Rising costs have creating a “ticking timebomb” for UK small business owners, the chairman of the Federation of Small Businesses (FSB) has warned, with almost half a million firms at risk of going bust within weeks without a fresh wave of government support.
While the FSB chairman, Martin McTague, applauded the chancellor Rishi Sunak’s latest support for consumers through the £15bn cost of living package announced last week, he said some of those recipients could lose their jobs unless the government rolled out targeted measures for their employers.
McTague told BBC Radio 4’s Today programme:
We don’t have any problem with the way the chancellor dealt with consumer needs. But there is still a massive problem with small businesses. They are facing something like twice the rate of inflation for their production prices, and it’s a ticking timebomb. They have got literally weeks left before they run out of cash and that will mean hundreds of thousands of businesses, and lots of people losing their jobs.
McTague pointed to figures from the Office for National Statistics, which showed that 40%, or 2m, of the UK’s small businesses had less than three months’ worth of cash left to support their operations. Of those 2m, the FSB chairman said about 10% – or 200,000 – were in “serious trouble”, and that another 300,000 “have only got weeks left”.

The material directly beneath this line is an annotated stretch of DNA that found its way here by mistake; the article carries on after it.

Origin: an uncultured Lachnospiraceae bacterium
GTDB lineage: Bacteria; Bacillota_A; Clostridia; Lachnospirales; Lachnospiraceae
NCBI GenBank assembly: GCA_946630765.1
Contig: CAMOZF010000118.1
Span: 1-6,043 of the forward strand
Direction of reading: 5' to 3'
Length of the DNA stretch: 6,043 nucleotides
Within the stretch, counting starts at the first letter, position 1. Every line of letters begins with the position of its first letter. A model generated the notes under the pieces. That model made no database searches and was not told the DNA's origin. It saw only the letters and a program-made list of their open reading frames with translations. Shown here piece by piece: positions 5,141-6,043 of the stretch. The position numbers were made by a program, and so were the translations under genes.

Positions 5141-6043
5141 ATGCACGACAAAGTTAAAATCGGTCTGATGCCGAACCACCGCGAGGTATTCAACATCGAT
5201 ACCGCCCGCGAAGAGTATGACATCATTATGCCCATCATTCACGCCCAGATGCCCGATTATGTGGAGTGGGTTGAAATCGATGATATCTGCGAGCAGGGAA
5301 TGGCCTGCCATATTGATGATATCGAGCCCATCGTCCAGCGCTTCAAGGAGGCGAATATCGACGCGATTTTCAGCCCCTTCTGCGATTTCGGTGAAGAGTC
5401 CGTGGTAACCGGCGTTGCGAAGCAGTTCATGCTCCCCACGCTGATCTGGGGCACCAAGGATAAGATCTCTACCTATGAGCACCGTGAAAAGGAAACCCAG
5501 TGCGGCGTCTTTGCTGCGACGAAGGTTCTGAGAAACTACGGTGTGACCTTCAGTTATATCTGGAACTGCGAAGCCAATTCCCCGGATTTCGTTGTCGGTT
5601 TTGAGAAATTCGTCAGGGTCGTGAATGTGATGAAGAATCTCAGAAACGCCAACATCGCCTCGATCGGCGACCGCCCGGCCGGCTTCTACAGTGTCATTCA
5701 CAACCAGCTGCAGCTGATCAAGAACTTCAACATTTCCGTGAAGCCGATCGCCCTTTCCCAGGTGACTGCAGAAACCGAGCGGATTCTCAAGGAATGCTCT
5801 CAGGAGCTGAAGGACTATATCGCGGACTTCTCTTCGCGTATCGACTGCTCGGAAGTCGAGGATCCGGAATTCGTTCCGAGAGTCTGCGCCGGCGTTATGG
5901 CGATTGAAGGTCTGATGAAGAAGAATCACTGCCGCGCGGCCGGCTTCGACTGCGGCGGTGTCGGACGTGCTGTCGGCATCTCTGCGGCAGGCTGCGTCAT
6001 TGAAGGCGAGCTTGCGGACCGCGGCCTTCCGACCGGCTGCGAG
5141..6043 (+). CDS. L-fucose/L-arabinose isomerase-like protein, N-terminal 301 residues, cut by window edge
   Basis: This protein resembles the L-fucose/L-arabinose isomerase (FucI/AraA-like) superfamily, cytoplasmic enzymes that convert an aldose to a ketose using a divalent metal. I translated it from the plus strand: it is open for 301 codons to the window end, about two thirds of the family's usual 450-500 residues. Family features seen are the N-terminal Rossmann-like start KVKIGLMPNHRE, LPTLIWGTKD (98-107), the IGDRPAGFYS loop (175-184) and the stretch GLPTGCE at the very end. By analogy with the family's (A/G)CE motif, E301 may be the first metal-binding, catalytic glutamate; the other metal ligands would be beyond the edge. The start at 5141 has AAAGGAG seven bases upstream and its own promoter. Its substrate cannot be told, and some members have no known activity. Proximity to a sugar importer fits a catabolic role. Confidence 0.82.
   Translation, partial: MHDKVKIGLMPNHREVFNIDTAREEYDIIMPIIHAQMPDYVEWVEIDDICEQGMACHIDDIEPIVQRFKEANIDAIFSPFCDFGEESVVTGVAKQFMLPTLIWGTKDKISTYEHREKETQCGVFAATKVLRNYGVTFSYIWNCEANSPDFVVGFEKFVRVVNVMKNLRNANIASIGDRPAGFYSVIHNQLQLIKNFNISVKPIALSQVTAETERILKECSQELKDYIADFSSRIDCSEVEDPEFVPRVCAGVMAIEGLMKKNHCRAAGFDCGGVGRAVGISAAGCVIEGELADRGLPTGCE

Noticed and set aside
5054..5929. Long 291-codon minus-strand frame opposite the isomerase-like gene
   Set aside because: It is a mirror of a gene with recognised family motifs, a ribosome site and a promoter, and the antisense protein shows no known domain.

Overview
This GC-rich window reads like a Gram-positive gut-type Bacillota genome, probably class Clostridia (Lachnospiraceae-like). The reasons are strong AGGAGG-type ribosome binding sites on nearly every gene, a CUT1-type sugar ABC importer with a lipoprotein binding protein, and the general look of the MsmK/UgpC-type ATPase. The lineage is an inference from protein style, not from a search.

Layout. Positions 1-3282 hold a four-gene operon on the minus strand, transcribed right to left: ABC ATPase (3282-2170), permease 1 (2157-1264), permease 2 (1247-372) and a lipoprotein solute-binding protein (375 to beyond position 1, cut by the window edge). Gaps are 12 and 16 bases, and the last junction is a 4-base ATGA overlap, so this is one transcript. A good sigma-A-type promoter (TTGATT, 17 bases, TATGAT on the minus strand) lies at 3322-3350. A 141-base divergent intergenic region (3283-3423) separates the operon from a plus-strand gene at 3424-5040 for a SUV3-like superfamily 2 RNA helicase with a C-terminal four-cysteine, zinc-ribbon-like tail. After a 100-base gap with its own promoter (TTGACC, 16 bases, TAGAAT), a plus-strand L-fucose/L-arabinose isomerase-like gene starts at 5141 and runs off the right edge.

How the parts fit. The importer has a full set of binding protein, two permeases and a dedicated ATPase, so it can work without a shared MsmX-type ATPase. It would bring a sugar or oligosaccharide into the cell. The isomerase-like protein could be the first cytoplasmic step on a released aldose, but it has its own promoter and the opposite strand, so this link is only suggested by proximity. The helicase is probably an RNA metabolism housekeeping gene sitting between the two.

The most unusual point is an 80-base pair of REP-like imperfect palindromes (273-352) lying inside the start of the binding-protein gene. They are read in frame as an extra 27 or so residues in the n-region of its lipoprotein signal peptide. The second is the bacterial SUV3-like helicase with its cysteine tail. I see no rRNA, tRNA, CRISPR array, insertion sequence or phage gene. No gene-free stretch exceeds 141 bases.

It is a very real possibility because … they don’t have the cash reserves. They don’t have any way they can tackle this problem.
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Boris Johnson is “abusing the ministerial code” by redrafting it to reduce the potential sanctions for ministers who break rules, a former member of the government’s ethical standards watchdog has said, urging Conservative MPs to challenge this.
Jane Martin, formerly the local government ombudsman who served on the committee on standards in public life for five years until December 2021, said Johnson had wrongly used a report by her committee as a spur to weaken the code.
The prime minister was widely criticised on Friday after announcing a revision to the ministerial code to formally set out that ministers who breached the code would not be automatically expected to resign but could apologise or forfeit some pay instead.
In changes made before an inquiry by MPs into illicit lockdown parties inside Downing Street, Johnson blocked his independent ethics chief, Christopher Geidt, from gaining the power to launch his own investigations.
He also rewrote the foreword to the code, removing references to honesty, integrity, transparency and accountability.
In a letter to the Times, Martin said Johnson had used “shamelessly manipulative tactics” and ignored the committee’s report used as the basis for the code’s rewrite.